Is this what you mean by a "more sensible [system] than the British system"?

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SWRA multiple frequencies

Dear  All
Please note that SW Radio Africa, in addition to its 4880 kHz frequency, is
now broadcasting on the following multiple frequencies in order to combat
the state -sponsored jamming of their broadcasts.  These frequencies were
monitored on 4/4/2007 and the comment column indicates the reception quality
for both small portable receivers and larger sets.
    Time (Local)        Frequency
    19:00 -21:00        11810 kHz
Extremely clear, good signal.
    19:00 -21:00        11775 kHz
Clear, some atmospherics

    19:00 -21:00       12035 kHz
Very clear good signal
    19:00 -20:00       15425 kHz
Very clear good signal
Listeners in Zimbabwe and surrounding regions are encouraged to listen in to
these frequencies currently under test, and to report their findings and
comments to this source for onward transmission to the station manager.

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Dare devil dictator

The Zimbabwean

John Makumbe
What a mess! What a disastrous mess we are all in right now. The spineless
SADC leaders failed completely to read our most hated dare devil dictator
the proverbial riot act. Worse still, they seem to have swallowed Mugabe's
worn out lies and rhetoric bait, hook and sinker.
The post-summit press statement by the SADC leaders confirms that they
believed Mugabe's deceitful claim that western democracies have imposed
economic sanctions, not just travel restrictions, against Zimbabwe, and that
this was the major cause of the country's economic problems. They obviously
have not read the Zimbabwe government's own reports that indicate that trade
between the southern African state and the USA increased by a respectable 9%
during 2006, for example.
But perhaps their worst sin was the appointment of South Africa's Thabo
Mbeki as the mediator in attempts to resolve the Zimbabwe crisis. South
Africa has had seven years of pursuing the impotent and ineffective quiet
diplomacy with Zimbabwe, that is seven years of failure to resolve the
It therefore does not make sense to appoint South Africa as mediator in the
debilitating crisis; all we will get is more of the same failure. Soon after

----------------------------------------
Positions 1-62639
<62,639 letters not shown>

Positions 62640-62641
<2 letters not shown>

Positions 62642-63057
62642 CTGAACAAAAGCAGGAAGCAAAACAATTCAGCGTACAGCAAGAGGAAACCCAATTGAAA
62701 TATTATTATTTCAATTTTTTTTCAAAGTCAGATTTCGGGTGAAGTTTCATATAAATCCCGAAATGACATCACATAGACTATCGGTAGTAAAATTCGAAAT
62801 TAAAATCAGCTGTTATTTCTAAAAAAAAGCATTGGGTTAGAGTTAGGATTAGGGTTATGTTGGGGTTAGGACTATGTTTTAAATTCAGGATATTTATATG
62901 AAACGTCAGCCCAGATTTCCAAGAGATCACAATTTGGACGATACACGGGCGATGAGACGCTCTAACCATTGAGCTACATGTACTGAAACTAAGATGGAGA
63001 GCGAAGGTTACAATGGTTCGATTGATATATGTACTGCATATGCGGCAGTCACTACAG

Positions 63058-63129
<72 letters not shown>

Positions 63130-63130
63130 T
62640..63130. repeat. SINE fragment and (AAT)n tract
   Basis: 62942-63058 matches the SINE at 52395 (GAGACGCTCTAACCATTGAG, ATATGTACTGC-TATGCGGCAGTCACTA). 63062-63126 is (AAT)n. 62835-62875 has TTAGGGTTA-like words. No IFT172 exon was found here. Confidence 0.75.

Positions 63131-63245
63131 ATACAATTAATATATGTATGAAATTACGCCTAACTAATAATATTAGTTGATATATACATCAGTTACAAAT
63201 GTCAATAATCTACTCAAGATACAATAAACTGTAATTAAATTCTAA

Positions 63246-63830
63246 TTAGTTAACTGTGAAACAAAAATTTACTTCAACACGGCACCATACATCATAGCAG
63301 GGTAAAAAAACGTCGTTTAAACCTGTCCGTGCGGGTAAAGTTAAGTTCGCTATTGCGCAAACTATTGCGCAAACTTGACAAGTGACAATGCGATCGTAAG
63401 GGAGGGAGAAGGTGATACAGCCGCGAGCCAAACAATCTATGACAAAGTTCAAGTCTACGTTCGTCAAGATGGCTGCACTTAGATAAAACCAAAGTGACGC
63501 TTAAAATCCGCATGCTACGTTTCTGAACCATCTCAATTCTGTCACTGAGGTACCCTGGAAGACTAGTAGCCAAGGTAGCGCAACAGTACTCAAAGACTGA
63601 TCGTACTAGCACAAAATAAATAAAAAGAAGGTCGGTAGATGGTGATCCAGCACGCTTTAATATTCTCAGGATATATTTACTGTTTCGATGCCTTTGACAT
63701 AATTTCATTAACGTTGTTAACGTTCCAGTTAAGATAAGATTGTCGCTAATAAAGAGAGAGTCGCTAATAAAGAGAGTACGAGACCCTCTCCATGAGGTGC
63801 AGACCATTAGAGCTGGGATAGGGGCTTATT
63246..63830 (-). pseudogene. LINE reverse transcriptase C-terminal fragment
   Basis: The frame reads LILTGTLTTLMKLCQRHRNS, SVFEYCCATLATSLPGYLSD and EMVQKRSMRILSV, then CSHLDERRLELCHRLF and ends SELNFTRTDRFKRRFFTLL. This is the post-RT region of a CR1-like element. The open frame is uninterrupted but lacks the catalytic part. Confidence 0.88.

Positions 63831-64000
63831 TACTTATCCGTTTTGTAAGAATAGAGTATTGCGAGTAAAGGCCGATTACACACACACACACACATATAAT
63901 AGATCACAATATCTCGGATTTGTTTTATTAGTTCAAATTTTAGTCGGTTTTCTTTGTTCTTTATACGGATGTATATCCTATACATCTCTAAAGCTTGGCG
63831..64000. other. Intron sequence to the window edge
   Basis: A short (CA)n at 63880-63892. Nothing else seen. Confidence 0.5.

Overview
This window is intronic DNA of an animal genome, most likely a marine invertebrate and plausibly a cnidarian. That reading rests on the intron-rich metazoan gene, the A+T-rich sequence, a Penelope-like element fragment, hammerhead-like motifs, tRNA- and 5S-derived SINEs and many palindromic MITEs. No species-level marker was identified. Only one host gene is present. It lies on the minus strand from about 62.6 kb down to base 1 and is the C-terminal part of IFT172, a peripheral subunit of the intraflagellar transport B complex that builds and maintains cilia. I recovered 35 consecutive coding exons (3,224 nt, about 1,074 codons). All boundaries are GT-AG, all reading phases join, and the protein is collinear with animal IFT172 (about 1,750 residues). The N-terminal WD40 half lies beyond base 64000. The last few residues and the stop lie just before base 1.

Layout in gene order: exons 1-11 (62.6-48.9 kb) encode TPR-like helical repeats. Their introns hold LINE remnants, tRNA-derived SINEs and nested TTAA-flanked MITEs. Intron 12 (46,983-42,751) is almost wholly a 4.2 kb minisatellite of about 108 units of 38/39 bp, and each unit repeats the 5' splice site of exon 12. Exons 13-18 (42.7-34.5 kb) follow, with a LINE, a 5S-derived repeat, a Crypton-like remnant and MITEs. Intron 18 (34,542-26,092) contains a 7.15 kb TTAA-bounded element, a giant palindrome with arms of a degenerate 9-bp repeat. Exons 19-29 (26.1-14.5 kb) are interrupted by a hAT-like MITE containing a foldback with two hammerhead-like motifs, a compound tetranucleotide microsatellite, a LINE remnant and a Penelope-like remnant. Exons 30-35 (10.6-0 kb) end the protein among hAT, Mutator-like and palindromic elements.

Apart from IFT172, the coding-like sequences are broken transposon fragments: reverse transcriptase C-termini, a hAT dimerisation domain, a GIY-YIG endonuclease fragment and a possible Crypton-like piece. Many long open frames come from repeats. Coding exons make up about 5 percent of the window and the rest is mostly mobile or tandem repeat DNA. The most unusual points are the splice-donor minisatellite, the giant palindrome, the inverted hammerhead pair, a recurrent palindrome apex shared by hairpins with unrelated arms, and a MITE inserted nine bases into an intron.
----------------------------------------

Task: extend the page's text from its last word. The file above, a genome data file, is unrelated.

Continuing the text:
the demonic arrest, torture and detention of opposition party leaders,
Tanzania's Kikwete flew into Zimbabwe and grilled the dare devil dictator
for five solid hours. Why not appoint Kikwete the mediator in the Zimbabwe
Be that as it may, the only mediation that Thabo Mbeki can possibly attempt
in the next ten months is to persuade the dare devil dictator to engage in
some form of dialogue with opposition political parties and civil society,
including the churches, in Zimbabwe. Past experiences teach us that not much
joy can be expected from that exercise either.
Dialogue among the various groups in Zimbabwe should primarily aim at the
drafting of a democratic constitution for this nation before the 2008
elections are held. The likelihood of Mugabe agreeing to such a risky
undertaking, given his growing political insecurity, is next to nil.
Mugabe's nomination as Zanu (PF)'s sole candidate for the 2008 presidential
elections is likely to be challenged by disgruntled elements within his own
party in the next few weeks or months.
Priding himself in the art of intimidation, Mugabe last week mobilised both
the Youth and Women's Leagues in order to intimidate members of the Central
Committee who were meeting in Harare. This was probably the first time that
the dictator had ever mobilised wananchi against members of his own party in
order to secure nomination as an electoral candidate. It was depressing to
discover that none of the Central Committee members had the courage to
object to Mugabe's nomination, even though most of them are opposed to his
continued stranglehold on power.
Margaret Dongo once called these old men and old women "Mugabe's wives" and
she was spot on. Impeccable sources indicate that the Mujuru faction had
already amassed some seven out of the ten provinces against Mugabe's
re-nomination prior to the Central Committee meeting. The question
apparently still remained, "Who will bell the cat?"
Sadly, all these developments have now dragged Zimbabwe closer to the grim
prospect of a military intervention in order to get rid of the dare devil
dictator from office. Mugabe thinks that he outmanoeuvred his political
rivals in Zanu (PF), but I think all he did is set himself up as a perfect
target for our listless but poor military personnel. The next few weeks and
months should be exciting. Zanu (PF) is very likely to effect a resounding
regime change in Zimbabwe after all.

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Mbeki - a blot on the region

The Zimbabwean

JOHANNESBURG - South Africa has joined the ranks of anti-Western nations
blocking resolutions in the United Nations Security Council on human rights
abuses in Burma, attempting (unsuccessfully) to scupper sanctions against
Iran over its nuclear programme, and blocking a debate on Zimbabwe,
according to Western diplomats.
As the current holder of the rotating chair of the UNSC, South Africa is now
being dubbed an "awkward" member, along with China and Russia, calling into
question its future stance on human rights.
As the silence resounds out across Africa over President Robert Mugabe's
recent actions in Zimbabwe, South Africa appears deaf to the pleas of the
international community to publicly voice its opposition to the atrocities.